21 January 2016

Autism and the Media

Please be forewarned this is a ranty post.  All because I heard a radio program today. That made me want to go to the radio station and smack the crap out of the hosts. But I can't do that without getting into trouble. So...I write this post instead.

Dear media hosts, please stop talking about autism. Because you're doing way more harm to those of us on the spectrum than helping. Seriously. Unless you're talking to Dr. Temple Grandin, someone with autism, or people with ACTUAL credentials (and I mean advanced degrees that haven't been discredited) just...stop. Don't talk.

Because every time you talk about the increase in the number of people diagnosed and how something in the world changed, whether it be vaccines or food or f'ing space aliens mucking about with our DNA, you make things a thousand times worse for those trying to help people on the spectrum and 10,000 times worse for those on the spectrum. Because all of those things that you say, whether you mean it or not, make it sound like we're less of a person. That we're an accident caused by something that our parents or doctors should have controlled. And that those of us on the spectrum...we shouldn't be alive.

Maybe you don't say that last thing. Maybe you don't support it. But you keep talking to people that do. That treat those of us on the spectrum like we're some type of disease that shouldn't exist. The anti-vaccers basically say it. They would rather have dead children or children with debilitating diseases like polio, than a child on the spectrum. And I get it. They want the "normal" happy child everyone does...but "normal" is bullshit horrible term that doesn't exist.  You treat us like we're a mental illness that can be wiped out. That can be solved. But that isn't us.

Maybe some real facts will help you understand why all of this is a dangerous thing for non-experts (and even for experts) to talk about. Take a look at modern medicine in relation to "mental health" care that many people with autism fell into.

  • We didn't really understand germs and washing hands until well into the 1900's.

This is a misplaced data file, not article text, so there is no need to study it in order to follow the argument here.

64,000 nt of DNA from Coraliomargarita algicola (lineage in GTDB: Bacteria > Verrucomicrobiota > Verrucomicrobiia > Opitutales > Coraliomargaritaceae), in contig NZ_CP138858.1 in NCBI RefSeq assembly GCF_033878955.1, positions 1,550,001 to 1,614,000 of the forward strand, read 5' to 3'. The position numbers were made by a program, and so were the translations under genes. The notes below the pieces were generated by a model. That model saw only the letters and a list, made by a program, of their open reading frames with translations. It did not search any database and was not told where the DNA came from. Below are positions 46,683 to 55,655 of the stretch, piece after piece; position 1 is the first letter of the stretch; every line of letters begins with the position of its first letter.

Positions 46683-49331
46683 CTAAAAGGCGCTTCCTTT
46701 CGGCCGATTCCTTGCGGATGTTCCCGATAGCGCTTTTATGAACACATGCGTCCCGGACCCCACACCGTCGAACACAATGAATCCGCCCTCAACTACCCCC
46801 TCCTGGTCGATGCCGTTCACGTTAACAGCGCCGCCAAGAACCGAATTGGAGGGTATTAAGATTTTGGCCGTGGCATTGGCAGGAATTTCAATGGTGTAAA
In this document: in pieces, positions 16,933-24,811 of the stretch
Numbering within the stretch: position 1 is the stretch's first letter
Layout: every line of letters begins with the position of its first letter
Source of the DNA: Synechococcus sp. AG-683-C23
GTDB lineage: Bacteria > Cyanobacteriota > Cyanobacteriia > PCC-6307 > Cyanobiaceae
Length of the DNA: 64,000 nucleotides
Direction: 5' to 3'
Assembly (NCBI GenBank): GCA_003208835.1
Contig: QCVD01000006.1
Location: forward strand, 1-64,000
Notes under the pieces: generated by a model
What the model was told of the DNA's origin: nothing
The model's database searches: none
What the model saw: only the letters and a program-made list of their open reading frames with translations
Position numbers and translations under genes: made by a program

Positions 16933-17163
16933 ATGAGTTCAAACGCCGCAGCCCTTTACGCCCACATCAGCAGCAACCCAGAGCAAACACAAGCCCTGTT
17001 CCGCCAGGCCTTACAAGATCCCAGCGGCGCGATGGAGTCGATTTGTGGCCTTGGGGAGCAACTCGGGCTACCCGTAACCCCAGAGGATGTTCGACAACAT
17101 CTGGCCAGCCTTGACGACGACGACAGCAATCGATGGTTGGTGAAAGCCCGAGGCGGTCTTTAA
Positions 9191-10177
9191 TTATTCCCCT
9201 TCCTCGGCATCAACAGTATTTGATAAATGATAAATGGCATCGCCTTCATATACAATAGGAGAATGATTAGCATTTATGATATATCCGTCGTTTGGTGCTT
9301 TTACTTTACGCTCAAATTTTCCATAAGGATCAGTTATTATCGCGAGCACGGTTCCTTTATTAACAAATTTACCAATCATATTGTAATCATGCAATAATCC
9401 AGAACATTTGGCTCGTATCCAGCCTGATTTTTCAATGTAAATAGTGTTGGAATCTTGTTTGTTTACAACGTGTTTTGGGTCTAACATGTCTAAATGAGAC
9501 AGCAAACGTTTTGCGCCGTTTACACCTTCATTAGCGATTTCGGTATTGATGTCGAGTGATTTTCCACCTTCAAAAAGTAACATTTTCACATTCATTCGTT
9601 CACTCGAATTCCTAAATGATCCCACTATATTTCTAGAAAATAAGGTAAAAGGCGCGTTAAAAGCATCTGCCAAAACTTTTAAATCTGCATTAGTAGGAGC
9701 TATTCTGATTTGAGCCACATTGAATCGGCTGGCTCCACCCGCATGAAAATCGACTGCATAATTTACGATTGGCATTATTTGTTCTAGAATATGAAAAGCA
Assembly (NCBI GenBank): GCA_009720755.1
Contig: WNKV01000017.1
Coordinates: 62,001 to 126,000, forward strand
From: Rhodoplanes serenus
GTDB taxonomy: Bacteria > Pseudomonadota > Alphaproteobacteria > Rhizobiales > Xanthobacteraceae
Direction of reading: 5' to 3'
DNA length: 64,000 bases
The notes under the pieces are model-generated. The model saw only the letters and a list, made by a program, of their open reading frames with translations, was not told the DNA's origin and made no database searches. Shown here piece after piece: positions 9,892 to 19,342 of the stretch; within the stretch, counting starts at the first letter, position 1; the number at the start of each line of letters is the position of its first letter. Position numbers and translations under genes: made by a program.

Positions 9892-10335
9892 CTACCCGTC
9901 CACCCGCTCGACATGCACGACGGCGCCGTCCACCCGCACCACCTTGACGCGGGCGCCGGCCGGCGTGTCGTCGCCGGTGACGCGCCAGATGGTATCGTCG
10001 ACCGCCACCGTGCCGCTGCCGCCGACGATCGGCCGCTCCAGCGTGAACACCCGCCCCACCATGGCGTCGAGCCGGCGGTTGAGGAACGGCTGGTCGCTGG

• Gave mental health patients typhoid fever in the 1920's to rid them of the illness. They won the Nobel Prize in 1927 for that theory.
  • Put people with mental health issues into diabetic comas in the 1930's
  • Didn't understand that x-rays could give radiation poisoning until the 1950's. 
  • Preformed electric shock therapy and lobotomies into the 1960's
  • Well into the 2000's many people on the spectrum were misdiagnosed as ADHD, bipolar, shy, anti-social behavior, etc.
  • and this doesn't include the numerous other theories or institutions that people were shoved into in order to "help them" disappear from "polite society." 
People on the spectrum are not a mental illness. People on the spectrum are people. We've been around since the beginning of time.The reason you see an increase in numbers? That's because people finally stopped trying to shove us out of sight or diagnosing us incorrectly because god forbid we use the label autism, and went "Oh...oh. They are real people."

It's not that we need treatment "to get better." It's that we need understanding. Why does that matter you ask? Because it changes how people treat us. Because more than anything, it changes how we treat ourselves.

I was a misdiagnosed as being ADHD in the 1980's during the boom of, if a kid is weird, different, can't pay attention, seems shy, it must be ADHD. I took medication all the way up until college when I decided to stop. That it wasn't really helping. That often times...it seemed to hurt. It killed my creativity. It stopped my imagination. 

I was told I was shy, that I'd grow out of it. That when I was turned down on dates that I was a nice guy and one day girls would magically mature and fall for the nice guy. They didn't. And I didn't stop being shy.  

Things didn't get better when I got into the "real world." Things that had been over looked when I was younger, the way I worded things, the way I would approach things, suddenly stopped being acceptable and I couldn't understand why. I still had trouble making friends. I alienated people. I put them off because I did things that weren't "normal." And I had trouble to keep going. I had trouble to understand the point of life and where I fit in. Because maybe since I wasn't "normal" I didn't fit in anywhere. And my life wasn't worth living.

It wasn't until a conversation with a friend whose daughter was on the spectrum. When she described her I kept thinking..."that's me. I do that. Maybe I'm on the spectrum." And when I was diagnosed it helped. It didn't magically change the world. But it made me know that I wasn't stupid or abnormal or whatever else popped into my head. That the things I did, the way I behaved, the who I am, was ok. That the things that I needed to change to fit into "polite society" I could at least figure out. But more than anything it helped me know that I wasn't alone. And that my life was worth living.

So please. Stop talking about Autism. Please stop spreading the lies and inaccurate facts about how "we can be cured" or that this is a disease that needs to be stopped. It isn't. We aren't. Please. Let the world know that we're real people too. And that we deserve respect and understanding. We deserve to live as ourselves.